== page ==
Alex Botelho: Big wave surfer survives terrifying accident in competition in Portugal

12 February 2020, 10:46 | Updated: 12 February 2020, 12:51

A surfer is in hospital after the jet ski that rescued him from a violent swell was hit by two waves, tossing him into the air.

Canadian-born big wave surfer Alex Botelho was tossed around in the powerful surf off the central coast of Portugal before support staff rescued him.

He got into trouble in a big swell when, following a wipeout, he was rescued by his partner Hugo Vau on a jet ski, the Guardian said.

With both men on board, they were unable to outrun a wall of white water rushing up behind them before the craft was hit by another wave from the front.

He was competing in the Nazare Tow Surfing Challenge, held in an area which sees some of the biggest waves in the world.

Video of the incident shows around a dozen people drag an unconscious Mr Botelho out of the water and onto the beach, where he was put on a backboard and taken to an ambulance.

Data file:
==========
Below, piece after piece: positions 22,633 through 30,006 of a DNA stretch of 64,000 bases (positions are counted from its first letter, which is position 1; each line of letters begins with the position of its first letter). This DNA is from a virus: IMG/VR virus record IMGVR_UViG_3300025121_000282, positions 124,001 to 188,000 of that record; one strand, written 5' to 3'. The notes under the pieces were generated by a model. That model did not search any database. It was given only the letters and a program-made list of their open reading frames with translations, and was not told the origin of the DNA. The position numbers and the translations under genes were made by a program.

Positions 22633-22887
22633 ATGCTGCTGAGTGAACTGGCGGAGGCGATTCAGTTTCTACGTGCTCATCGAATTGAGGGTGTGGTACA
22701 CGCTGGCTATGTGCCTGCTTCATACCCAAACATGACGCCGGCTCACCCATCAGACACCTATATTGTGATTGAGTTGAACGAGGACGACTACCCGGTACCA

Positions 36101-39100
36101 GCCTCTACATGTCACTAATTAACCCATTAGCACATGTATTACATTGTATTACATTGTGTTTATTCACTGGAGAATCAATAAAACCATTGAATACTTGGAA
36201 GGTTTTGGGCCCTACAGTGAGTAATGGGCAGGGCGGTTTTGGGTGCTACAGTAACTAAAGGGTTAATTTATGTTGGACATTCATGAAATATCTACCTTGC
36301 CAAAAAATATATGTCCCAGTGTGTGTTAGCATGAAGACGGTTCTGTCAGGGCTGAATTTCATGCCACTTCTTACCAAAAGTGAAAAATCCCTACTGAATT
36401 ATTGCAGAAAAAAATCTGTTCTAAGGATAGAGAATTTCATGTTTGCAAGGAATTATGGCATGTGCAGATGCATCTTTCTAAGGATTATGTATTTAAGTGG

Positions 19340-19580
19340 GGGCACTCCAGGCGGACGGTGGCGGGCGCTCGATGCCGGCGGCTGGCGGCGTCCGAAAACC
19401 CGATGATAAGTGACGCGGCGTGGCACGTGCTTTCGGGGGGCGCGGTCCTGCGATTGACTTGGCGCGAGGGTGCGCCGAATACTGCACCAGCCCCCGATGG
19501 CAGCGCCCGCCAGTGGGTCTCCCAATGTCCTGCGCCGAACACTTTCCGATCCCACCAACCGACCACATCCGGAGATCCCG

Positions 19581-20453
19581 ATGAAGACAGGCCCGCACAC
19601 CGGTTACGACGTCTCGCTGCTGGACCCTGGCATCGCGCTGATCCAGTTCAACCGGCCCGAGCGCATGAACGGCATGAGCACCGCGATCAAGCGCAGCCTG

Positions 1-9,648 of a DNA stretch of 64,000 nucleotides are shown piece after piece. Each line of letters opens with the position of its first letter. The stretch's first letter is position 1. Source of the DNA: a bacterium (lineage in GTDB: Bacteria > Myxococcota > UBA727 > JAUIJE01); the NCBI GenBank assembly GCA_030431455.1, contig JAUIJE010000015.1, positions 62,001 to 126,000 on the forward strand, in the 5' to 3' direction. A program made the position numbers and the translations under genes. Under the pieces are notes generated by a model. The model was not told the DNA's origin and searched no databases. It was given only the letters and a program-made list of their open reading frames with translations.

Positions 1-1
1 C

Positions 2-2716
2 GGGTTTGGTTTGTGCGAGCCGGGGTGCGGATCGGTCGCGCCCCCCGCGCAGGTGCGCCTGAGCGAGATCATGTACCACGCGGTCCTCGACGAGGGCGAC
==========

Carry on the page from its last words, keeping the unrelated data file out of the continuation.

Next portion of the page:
The World Surf League (WSL) said in a statement: "Big wave surfer Alex Botelho was involved in a very serious incident during the Nazare Tow Surfing Challenge.

"He was rushed to the hospital and we now have an update on his condition. Currently, he is stable and conscious. He will stay at the hospital for further evaluation.

"A heartfelt thank you to the safety and medical teams for their quick response. We are wishing Alex a full and speedy recovery."

Nic Von Rupp, another big wave surfer, said it was difficult to watch, saying what happened to his "brother" was "heartbreaking".

The former fishing village has been a hot spot for big wave surfing since 2011, when Hawaiian surfer Garrett McNamara set a world record for the biggest wave ever surfed at 78 feet (23.77 metres).

That was beaten in 2017 by Brazilian surfer Rodrigo Koxa, who rode an 80 foot (24.38m) wave, again at Nazare.

Waves there reached an average of 45 feet (14m) on Tuesday, the WSL estimated, helped by storms out in the ocean and light winds, calling conditions "exceptional".

The monstrous swells are increased by an underwater canyon three miles (5km) deep which ends where the North Atlantic meets the shoreline.